By Wendy Coplan-Gould, RHIA

Although information technology (IT) professionals must install and test software upgrades for ICD-10, the true barometer of whether an organization will be ready for the transition occurs when providers successfully perform end-to-end testing – a full circle approach that requires significant collaboration between IT and Health information management (HIM).

End-to-end testing happens when providers send claims externally to payers and clearinghouses. These payers and clearinghouses then receive and process the claims. As part of the testing, providers must, in response, be able to receive any denials and post payments for those claims. If not already underway, testing with as many payers as possible should commence before the end of the first quarter of 2014. In fact, the Centers for Medicare & Medicaid Services (CMS) has designated the week of March 3-7 as front-end ICD-10 testing week between MACs and their trading partners.

Why HIM?
HIM skills and coding know-how are integral to the testing process to ensure accurate mapping and coding quality, as well as correct interpretation of testing results. Testing requires data integrity and accurate testing requires accurate data. When testing, providers cannot rely on General Equivalence Mappings (GEMs)and crosswalks. In fact, more than 20 percent of Medicare codes in ICD-9-CM do not map to codes in ICD-10-CM/PCS. Accurate data for ICD-10 testing comes from hand-coded cases in ICD-10.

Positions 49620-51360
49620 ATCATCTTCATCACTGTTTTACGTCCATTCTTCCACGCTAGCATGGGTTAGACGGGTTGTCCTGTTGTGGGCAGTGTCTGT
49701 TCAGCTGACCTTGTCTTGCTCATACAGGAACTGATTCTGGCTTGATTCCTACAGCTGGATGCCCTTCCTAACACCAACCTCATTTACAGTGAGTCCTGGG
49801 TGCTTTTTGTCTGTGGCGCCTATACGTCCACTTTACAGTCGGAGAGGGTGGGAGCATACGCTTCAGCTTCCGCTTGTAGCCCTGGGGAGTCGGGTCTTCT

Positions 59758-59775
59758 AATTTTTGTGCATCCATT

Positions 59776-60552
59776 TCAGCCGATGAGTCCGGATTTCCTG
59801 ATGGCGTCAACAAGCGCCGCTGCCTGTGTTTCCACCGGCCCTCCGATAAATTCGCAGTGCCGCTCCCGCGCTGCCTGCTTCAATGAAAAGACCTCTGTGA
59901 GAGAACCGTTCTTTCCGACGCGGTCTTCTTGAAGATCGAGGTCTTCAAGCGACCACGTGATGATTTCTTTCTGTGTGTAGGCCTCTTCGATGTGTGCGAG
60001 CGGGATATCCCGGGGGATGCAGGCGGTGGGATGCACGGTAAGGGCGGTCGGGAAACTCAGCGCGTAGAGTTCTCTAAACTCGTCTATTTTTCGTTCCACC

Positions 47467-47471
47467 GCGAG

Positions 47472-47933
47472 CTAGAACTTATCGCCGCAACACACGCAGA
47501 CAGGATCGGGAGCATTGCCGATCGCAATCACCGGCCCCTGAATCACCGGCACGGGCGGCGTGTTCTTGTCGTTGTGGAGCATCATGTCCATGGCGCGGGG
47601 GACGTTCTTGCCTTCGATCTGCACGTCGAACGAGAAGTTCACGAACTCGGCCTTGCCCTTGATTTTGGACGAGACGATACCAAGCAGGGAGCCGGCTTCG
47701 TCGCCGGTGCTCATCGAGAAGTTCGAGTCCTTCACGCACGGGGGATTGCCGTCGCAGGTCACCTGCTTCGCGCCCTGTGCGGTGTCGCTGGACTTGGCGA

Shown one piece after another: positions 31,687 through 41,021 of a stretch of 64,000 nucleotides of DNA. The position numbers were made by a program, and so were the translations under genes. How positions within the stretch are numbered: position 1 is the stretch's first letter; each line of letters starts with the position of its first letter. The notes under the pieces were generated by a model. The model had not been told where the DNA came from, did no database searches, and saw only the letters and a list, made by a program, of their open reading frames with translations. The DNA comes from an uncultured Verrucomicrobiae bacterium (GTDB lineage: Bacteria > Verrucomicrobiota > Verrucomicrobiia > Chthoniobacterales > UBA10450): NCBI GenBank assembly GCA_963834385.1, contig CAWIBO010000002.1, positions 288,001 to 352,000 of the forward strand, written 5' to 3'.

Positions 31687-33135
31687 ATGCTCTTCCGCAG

HIM professionals must be involved in end-to-end testing for ICD-10. Following are the five tasks that HIM must help perform during the first quarter of 2014 to ensure robust and comprehensive testing prior to the October 1, 2014 implementation deadline.

#1: Identify all third-party entities with which testing must take place. Ideally, providers will test with each and every entity with which they exchange coded data. HIM professionals can get the ball rolling by compiling a list of all payers and other entities that will require ICD-10 code submission.